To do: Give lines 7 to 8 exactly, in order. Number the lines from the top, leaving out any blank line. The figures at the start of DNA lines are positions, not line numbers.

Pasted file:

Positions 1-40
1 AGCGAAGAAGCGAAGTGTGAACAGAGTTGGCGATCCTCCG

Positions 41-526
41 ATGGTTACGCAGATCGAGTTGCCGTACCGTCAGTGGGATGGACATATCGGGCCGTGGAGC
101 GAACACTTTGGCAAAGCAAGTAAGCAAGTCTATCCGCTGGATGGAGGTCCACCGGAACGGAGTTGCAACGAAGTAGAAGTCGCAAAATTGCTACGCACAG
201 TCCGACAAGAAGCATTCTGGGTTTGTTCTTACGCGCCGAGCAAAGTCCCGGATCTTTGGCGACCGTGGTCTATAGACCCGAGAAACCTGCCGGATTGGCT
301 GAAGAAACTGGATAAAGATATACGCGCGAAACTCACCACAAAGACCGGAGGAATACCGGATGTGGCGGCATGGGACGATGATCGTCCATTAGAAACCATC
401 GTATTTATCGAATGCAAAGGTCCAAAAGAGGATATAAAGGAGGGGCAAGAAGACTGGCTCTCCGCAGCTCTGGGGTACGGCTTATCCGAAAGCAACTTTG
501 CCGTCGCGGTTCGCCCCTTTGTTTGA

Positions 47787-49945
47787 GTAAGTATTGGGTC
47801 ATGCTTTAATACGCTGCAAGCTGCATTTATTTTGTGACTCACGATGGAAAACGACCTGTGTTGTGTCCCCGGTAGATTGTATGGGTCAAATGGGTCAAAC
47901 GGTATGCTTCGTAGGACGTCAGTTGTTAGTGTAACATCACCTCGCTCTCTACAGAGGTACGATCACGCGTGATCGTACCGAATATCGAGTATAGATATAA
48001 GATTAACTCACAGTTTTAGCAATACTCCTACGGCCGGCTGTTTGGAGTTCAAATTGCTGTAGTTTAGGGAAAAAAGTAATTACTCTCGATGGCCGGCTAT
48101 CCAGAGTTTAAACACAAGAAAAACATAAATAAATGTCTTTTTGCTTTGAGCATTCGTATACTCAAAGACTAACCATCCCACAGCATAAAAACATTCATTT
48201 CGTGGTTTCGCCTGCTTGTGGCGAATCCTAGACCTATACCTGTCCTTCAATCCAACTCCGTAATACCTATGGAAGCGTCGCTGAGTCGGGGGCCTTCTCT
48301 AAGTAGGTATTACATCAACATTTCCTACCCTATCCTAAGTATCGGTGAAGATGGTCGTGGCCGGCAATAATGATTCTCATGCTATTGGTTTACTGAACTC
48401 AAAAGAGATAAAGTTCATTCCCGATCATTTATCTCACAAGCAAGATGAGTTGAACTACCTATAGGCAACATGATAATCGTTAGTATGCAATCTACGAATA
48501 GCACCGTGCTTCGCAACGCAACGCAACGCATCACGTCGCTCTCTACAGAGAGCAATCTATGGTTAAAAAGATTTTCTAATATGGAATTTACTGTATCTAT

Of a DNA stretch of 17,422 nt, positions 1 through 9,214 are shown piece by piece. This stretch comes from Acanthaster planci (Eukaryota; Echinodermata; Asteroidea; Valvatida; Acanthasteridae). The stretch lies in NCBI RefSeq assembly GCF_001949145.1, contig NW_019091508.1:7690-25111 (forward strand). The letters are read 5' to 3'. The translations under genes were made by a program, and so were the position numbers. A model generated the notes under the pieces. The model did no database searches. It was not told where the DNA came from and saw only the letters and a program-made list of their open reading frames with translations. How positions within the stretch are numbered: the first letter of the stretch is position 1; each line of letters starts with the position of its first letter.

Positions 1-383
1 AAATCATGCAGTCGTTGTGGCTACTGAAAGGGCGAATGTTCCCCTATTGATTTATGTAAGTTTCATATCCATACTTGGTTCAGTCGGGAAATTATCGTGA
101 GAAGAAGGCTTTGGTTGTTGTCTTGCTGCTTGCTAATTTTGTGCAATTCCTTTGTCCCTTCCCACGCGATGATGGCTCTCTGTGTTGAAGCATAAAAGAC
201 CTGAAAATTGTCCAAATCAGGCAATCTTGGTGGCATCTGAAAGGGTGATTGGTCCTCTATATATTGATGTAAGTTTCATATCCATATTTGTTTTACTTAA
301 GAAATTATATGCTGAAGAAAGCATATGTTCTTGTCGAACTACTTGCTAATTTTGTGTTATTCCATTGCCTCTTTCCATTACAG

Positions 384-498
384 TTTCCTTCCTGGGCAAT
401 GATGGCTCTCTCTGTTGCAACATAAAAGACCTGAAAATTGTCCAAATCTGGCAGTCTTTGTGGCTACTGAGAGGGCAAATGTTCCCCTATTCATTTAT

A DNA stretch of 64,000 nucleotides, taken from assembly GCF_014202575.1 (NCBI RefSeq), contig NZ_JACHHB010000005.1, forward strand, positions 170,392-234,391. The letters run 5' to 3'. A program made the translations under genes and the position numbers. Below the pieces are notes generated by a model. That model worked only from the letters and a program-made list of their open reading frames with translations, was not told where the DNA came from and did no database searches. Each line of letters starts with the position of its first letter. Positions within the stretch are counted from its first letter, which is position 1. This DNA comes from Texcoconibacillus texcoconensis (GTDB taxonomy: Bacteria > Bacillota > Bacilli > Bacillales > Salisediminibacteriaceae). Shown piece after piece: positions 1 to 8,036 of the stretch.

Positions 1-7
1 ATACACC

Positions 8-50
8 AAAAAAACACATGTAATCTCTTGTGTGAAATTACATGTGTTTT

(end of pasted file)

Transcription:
301 GAAGAAACTGGATAAAGATATACGCGCGAAACTCACCACAAAGACCGGAGGAATACCGGATGTGGCGGCATGGGACGATGATCGTCCATTAGAAACCATC
401 GTATTTATCGAATGCAAAGGTCCAAAAGAGGATATAAAGGAGGGGCAAGAAGACTGGCTCTCCGCAGCTCTGGGGTACGGCTTATCCGAAAGCAACTTTG